TutorChase logo
Decorative notebook illustration
CIE A-Level Maths Study Notes

3.1.2 Vector Analysis of Forces

In the field of Mathematics, a comprehensive understanding of vector analysis in relation to forces is imperative. This subject area encompasses an in-depth examination of forces represented as vectors, including their component representation in two dimensions, and the computation of resultant forces through vector addition. Mastery of these concepts is crucial for a thorough understanding of the broader principles of mechanics and physics.

Concept of Force as a Vector

  • Vector Nature: Force is a vector, meaning it has magnitude and direction. Unlike scalars, which only have magnitude.
  • Physics Representation: Drawn as arrows. Arrow length = magnitude. Arrow direction = force direction.
Force Vector

Image courtesy of Calc Workshop

Components of Forces in Two Dimensions

  • Resolving Forces: Break down force into horizontal and vertical parts for 2D analysis.
  • Mathematical Approach:
    • Horizontal Component: Fx=Fcos(θ)F_x = F \cos(\theta)
    • Vertical Component: Fy=Fsin(θ)F_y = F \sin(\theta)
  • Mechanics Example: Essential for calculating things like cable tension or ramp force.

Calculating Resultants Using Vector Addition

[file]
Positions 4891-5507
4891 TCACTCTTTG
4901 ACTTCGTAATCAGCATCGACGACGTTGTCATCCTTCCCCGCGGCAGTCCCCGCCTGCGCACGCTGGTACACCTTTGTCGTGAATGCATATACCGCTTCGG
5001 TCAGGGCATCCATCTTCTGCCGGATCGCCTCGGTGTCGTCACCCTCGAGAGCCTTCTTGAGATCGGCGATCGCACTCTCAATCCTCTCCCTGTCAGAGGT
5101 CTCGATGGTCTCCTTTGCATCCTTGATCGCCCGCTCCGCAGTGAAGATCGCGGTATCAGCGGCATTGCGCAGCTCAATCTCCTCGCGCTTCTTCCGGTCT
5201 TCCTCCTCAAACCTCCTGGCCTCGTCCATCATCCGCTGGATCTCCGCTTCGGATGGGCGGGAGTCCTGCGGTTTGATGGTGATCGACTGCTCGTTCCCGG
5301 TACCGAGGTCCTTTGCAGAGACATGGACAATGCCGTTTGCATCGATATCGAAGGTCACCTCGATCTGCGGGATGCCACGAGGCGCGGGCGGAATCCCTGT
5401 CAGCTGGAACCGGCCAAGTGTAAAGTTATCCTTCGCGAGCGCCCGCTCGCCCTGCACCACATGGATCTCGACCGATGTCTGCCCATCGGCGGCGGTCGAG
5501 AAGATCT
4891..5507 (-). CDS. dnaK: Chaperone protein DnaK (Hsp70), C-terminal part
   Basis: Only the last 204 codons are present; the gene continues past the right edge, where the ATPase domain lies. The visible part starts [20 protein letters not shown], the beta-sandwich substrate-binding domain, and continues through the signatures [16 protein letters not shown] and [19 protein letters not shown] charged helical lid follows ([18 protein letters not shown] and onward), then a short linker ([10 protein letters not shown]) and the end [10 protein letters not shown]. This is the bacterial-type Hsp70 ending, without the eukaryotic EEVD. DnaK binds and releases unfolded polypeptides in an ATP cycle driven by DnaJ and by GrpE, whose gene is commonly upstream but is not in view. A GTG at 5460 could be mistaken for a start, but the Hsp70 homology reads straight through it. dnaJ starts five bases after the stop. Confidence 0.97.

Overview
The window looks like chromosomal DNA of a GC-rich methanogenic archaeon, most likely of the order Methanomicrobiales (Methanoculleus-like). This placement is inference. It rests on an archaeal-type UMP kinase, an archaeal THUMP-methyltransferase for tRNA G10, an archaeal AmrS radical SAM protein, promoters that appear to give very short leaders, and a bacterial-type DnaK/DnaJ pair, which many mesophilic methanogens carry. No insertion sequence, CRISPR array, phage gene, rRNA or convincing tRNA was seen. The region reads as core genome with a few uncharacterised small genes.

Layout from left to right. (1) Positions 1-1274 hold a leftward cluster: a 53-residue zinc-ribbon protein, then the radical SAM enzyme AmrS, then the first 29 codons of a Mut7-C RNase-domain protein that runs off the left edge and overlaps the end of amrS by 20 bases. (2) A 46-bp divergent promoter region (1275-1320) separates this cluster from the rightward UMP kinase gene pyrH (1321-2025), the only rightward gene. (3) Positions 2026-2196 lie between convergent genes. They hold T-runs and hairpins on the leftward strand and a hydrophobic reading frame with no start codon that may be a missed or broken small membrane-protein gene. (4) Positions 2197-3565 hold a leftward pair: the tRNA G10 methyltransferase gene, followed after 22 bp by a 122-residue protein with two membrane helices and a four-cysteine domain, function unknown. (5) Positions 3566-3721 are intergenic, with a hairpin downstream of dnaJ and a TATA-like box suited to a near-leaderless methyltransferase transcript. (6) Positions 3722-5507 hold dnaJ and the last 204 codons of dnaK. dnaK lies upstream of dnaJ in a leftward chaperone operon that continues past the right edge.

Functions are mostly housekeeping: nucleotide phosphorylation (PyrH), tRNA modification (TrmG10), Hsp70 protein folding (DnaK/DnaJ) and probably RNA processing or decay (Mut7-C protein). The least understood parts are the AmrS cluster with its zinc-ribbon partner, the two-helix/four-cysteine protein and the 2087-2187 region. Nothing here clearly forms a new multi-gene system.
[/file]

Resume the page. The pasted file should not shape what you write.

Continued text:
• Resultant Force Concept: Single force summing up multiple forces' effects on a body.
  • Algebraic Vector Addition:
    • Add horizontal and vertical components separately.
    • For forces F1=(F1x,F1y)\vec{F}1 = (F{1x}, F{1y}) and F2=(F2x,F2y)\vec{F}2 = (F{2x}, F{2y}), resultant R=(F1x+F2x,F1y+F2y)\vec{R} = (F{1x} + F{2x}, F{1y} + F{2y}).
  • Avoid Scale Drawing: Use algebra for accuracy, especially in complex or exam situations.

Application and Example Problems

Example 1: Resolving Forces

Question: Force of 50 N at 30°. Find horizontal and vertical components.


  • Convert Angle: 30° to radians = 30×π18030 \times \frac{\pi}{180}.
  • Horizontal Component (Fx):Fx=50cos(30°in radians)( F_x ): F_x = 50 \cos(30° \, \text{in radians}).
  • Vertical Component (Fy):Fy=50sin(30°in radians)( F_y ): F_y = 50 \sin(30° \, \text{in radians}).
  • Results: Fx43.3N,Fy=25N F_x \approx 43.3 N, F_y = 25 N.
Resolving Forces graph

Example 2: Finding the Resultant Force

Question: Forces of 40 N at 0° and 30 N at 90°. Calculate the resultant force.


  • Force 1 (40 N, 0°):
    • Horizontal Component (F1x):F1x=40N( F{1x} ): F{1x} = 40 N.
    • Vertical Component (F1y):F1y=0N( F{1y} ): F{1y} = 0 N.
  • Force 2 (30 N, 90°):
    • Horizontal Component (F2x):F2x=0N( F{2x} ): F{2x} = 0 N .
    • Vertical Component (F2y):F2y=30N( F{2y} ): F{2y} = 30 N.
  • Resultant Force (R):R=(40+0,0+30)=(40,30)N( \vec{R} ): \vec{R} = (40 + 0, 0 + 30) = (40, 30) N.
  • Magnitude of Resultant Force: R=402+30250N |\vec{R}| = \sqrt{40^2 + 30^2} \approx 50 N.
Resultant Force graph
Dr Rahil Sachak-Patwa avatar
Written by: Dr Rahil Sachak-Patwa
Oxford University - PhD Mathematics

Rahil spent ten years working as private tutor, teaching students for GCSEs, A-Levels, and university admissions. During his PhD he published papers on modelling infectious disease epidemics and was a tutor to undergraduate and masters students for mathematics courses.

Hire a tutor

Please fill out the form and we'll find a tutor for you.

1/2 About yourself
Still have questions?
Let's get in touch.